TIME – Restore economic mobility – For more than 70 years, hard-working Americans have been beset by economic stagnation and decline. Children who are born into low- and even high-income families are no more likely—and more often than not, less likely—to earn more than their parents than children born in the 1940s, captured strikingly in a new report from The Equality of Opportunity Project. Also stuck in the economic doldrums: those among the roughly 25% of U.S. workers doing freelancing, gig work and other contingent jobs, without full safety nets and sometimes working part time. Then there are the 16- to 24-year-olds, our next generation of talent, who are enduring 10.1% unemployment, more than twice the national rate for adults.
Here are three bipartisan ways to increase economic opportunity:
1. Harness tech tools for early childhood development.
Research by Nobel Economist James Heckman demonstrates that providing high-quality education to lower-income families’ pre-K children results in reduced social welfare costs and increased tax revenue. Heckman’s data led tech venture capitalist J.B. Pritzker to invest in early-childhood interventions and encourage other philanthropists to follow suit.
2. Build alternative career pathways.
Too few employers clearly define the job skills they actually need and instead look just for a college degree, and too many low-income job seekers lack a clear understanding of available professions. One group that can benefit from clear pathways to careers is the 5.5 million 16- to 24-year olds who are neither in school nor working. The challenge is to link these “disconnected youth” with companies that are creating six million entry level jobs and 25 million “middle skills” jobs (think: computer technician and nursing) that don’t require degrees from four-year colleges.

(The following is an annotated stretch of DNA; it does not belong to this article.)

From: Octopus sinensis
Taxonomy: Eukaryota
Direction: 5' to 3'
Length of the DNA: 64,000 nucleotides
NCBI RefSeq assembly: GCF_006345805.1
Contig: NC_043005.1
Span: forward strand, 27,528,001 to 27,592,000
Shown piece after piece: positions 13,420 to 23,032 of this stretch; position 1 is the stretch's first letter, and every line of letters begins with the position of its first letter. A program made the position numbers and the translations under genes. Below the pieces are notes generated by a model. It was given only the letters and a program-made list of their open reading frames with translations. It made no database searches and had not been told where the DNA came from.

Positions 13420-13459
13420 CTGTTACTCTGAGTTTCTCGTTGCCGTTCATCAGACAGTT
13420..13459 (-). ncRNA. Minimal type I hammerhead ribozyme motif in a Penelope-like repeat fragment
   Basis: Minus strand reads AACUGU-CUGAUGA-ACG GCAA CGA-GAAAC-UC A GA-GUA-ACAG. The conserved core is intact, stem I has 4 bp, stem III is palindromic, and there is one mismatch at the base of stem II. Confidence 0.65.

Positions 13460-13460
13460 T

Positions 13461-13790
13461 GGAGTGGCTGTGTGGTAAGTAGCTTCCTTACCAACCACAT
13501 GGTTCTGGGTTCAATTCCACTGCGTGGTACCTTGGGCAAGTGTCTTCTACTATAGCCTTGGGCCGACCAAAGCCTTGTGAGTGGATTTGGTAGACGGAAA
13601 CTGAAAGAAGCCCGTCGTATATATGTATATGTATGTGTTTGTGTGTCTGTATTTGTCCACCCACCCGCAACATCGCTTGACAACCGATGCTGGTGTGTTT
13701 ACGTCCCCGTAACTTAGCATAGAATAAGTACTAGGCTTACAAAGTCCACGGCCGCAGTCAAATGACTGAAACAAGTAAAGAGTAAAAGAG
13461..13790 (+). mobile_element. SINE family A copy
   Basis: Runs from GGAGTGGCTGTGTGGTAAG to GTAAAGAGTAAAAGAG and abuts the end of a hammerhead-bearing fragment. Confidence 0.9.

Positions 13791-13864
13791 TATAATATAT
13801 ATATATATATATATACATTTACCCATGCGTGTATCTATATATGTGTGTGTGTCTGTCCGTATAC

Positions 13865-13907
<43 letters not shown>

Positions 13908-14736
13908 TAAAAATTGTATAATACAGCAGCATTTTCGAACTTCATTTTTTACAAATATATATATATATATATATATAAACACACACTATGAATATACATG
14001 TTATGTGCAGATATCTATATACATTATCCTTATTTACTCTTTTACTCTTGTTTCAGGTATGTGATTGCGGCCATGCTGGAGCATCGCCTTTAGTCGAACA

3. Reduce concentrated poverty.
America is pockmarked with communities of entrenched, racially segregated poverty, where substandard housing, schooling and health care create nearly insurmountable roadblocks to upward mobility. Research suggests that prospects brighten when children grow up in economically diverse neighborhoods. Housing advocates are creating a two-pronged solution: opportunities for people to improve their own blighted communities, and support for low-income people to move to neighborhoods with a vibrant middle class.
Jim Shelton, Debby Bielak and Devin Murphy are the co-authors of “‘Billion Dollar Bets’ to Create Economic Opportunity for Every American.”
Now the title of their book is a little bit aggressive, they make a few good points, and the full article is fully detailed. Just another example of others out there coming up with ideas to make everything GREAT AGAIN.